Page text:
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Outdoor Recreation in WV: 90,000 Jobs, $9 Billion Economic Activity

Outdoor business like Water Stone Outdoors in Fayetteville represent tens of thousands of jobs and billions in economic activity for West Virginia. (Kenny Parker)
Outdoor business like Water Stone Outdoors in Fayetteville represent tens of thousands of jobs and billions in economic activity for West Virginia. (Kenny Parker)
August 11, 2017

CHARLESTON, W.Va. – Outdoor recreation means 90,000 jobs and $9 billion in consumer spending for West Virginia, according to a new report.

The Outdoor Industry Association found recreation pays $2.4 billion in wages and more than $650 million in state and local taxes, even before that money moves out through the local economy.

Kenny Parker, co-owner of Water Stone Outdoors in Fayetteville, says the best part is that there's room to grow.

"Go to say, Bar Harbor, Maine, or any of those places and just count the number of businesses," he says. "This place could accommodate a lot more businesses that are owned by individuals who create their own job."

Observers sometimes downplay the outdoor industry's impact, arguing it creates many part-time, low-pay jobs. But Parker says when the number is 90,000 jobs, there's going to be room at the top. Plus, he says the money that comes in with tourists rolls over into other, unrelated businesses.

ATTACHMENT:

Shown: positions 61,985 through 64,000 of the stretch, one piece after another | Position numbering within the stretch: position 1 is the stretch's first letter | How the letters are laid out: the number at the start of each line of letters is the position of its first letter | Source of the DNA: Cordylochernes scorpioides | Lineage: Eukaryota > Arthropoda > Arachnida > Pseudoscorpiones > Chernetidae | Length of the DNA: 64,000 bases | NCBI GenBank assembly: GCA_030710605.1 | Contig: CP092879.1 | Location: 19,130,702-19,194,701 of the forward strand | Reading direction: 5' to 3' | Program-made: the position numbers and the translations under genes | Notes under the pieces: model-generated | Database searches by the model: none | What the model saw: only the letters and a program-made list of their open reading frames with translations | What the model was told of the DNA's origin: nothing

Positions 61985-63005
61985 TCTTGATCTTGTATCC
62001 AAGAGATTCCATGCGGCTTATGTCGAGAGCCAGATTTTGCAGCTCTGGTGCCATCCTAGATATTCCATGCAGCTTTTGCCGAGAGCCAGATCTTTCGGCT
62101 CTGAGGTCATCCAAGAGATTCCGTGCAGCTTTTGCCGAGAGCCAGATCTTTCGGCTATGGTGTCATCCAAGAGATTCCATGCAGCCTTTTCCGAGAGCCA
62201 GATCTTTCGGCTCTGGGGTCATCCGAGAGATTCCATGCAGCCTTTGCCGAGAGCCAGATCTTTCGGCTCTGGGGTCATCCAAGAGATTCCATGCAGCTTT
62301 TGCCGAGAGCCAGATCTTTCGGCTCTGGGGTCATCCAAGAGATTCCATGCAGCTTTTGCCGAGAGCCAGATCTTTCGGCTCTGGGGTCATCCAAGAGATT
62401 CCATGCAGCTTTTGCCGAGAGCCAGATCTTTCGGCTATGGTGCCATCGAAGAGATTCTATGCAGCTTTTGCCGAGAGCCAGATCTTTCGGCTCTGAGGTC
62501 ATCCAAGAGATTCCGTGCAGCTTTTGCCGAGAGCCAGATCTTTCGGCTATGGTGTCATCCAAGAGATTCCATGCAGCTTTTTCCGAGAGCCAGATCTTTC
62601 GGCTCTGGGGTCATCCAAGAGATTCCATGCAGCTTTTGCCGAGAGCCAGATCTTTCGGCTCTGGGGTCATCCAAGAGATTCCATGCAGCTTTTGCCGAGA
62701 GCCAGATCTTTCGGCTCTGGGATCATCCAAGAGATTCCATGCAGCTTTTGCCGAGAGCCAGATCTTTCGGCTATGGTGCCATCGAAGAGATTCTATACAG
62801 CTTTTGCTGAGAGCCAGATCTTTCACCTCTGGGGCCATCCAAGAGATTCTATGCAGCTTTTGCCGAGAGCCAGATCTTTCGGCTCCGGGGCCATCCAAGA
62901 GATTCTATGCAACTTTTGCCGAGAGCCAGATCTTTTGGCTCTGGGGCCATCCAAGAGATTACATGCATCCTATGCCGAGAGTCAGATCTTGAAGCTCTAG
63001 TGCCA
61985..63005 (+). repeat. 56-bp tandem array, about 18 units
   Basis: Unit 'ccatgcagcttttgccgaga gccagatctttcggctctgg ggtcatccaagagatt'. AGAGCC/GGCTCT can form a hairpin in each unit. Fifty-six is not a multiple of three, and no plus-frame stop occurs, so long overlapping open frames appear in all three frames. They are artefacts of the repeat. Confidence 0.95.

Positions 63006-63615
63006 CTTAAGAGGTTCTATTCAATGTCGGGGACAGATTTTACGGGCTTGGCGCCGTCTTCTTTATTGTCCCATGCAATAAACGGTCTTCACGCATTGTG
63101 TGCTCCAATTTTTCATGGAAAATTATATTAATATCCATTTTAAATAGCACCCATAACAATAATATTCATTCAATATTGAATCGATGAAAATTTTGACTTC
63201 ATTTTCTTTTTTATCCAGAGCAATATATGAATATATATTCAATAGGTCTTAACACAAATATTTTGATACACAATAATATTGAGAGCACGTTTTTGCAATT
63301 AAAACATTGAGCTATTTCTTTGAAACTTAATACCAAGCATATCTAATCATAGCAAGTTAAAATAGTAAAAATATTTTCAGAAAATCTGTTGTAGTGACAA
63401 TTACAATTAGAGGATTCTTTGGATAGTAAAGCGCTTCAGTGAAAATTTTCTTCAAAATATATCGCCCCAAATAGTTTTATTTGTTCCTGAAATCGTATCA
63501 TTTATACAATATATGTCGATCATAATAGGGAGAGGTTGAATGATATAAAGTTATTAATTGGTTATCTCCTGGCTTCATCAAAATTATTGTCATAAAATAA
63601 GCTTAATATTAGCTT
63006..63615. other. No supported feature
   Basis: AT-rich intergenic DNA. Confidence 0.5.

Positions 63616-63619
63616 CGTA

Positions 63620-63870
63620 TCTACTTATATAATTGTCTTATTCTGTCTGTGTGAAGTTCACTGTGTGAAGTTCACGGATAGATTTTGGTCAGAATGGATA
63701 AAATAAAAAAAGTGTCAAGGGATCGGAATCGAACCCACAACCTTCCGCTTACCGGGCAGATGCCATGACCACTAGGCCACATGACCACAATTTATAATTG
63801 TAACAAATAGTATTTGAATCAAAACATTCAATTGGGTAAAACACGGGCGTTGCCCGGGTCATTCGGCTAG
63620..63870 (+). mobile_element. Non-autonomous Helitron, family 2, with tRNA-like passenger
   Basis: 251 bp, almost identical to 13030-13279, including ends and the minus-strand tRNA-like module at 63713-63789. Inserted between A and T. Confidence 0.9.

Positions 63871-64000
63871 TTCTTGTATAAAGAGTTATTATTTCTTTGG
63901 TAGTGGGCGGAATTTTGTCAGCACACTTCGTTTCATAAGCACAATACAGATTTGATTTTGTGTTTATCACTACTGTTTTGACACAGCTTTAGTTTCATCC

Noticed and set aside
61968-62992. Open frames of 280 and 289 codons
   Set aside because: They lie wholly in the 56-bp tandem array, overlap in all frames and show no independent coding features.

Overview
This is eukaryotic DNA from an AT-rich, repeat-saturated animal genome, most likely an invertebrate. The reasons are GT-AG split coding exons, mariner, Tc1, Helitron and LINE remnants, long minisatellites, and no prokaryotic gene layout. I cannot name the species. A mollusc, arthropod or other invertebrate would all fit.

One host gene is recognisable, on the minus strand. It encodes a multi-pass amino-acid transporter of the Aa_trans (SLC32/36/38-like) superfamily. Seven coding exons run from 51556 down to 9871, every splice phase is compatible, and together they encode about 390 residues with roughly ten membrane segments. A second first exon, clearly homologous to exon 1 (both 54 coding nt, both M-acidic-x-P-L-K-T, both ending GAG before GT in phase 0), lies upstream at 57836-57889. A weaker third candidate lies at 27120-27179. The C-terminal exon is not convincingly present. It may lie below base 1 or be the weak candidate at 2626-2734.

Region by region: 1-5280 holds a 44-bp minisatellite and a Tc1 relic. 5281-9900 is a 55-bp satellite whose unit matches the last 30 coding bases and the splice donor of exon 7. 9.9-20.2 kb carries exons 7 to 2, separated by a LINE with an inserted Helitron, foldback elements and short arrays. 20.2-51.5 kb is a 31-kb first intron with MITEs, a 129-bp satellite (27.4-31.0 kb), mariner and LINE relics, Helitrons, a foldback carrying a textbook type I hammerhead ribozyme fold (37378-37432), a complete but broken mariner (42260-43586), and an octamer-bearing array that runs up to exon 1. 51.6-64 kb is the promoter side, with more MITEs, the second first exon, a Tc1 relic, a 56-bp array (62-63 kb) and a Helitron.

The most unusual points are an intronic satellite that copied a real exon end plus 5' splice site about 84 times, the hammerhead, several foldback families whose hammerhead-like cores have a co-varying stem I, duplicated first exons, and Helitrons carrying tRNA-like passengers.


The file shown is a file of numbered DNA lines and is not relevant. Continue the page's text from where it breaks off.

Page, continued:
Dave Arnold, a founder and vice president of Adventures on the Gorge, started out running whitewater rafts decades ago. Now, he's the vice-president of an adventure resort company. He says West Virginia is within a long drive of as much as half of the U.S. population. The problem, Arnold says, is they don't know how great it is here.

"What that means is that you've got to really, really sell," Arnold says. "I mean, they'll come, but we have to sing the song loud, and we have to sing the song in unison."

Arnold points out the state spent about $30 million on tourism marketing at its peak - now that's under $10 million.

Parker agrees tourism marketing is a pretty sure thing for a state that has struggled with many kinds of economic insecurity. He says, for instance, getting a Birthplace of Rivers National Monument would be what he calls a "no-brainer."

"Everyone's going to benefit from it," notes Parker. "The National Park Service arrowhead logo, I mean, it brings dollars to an economy."

A recent poll done for the West Virginia Rivers Coalition and the National Wildlife Federation saw strong support for monument designation statewide. It also found very strong opposition to selling off public lands in other states.

Dan Heyman, Public News Service - WV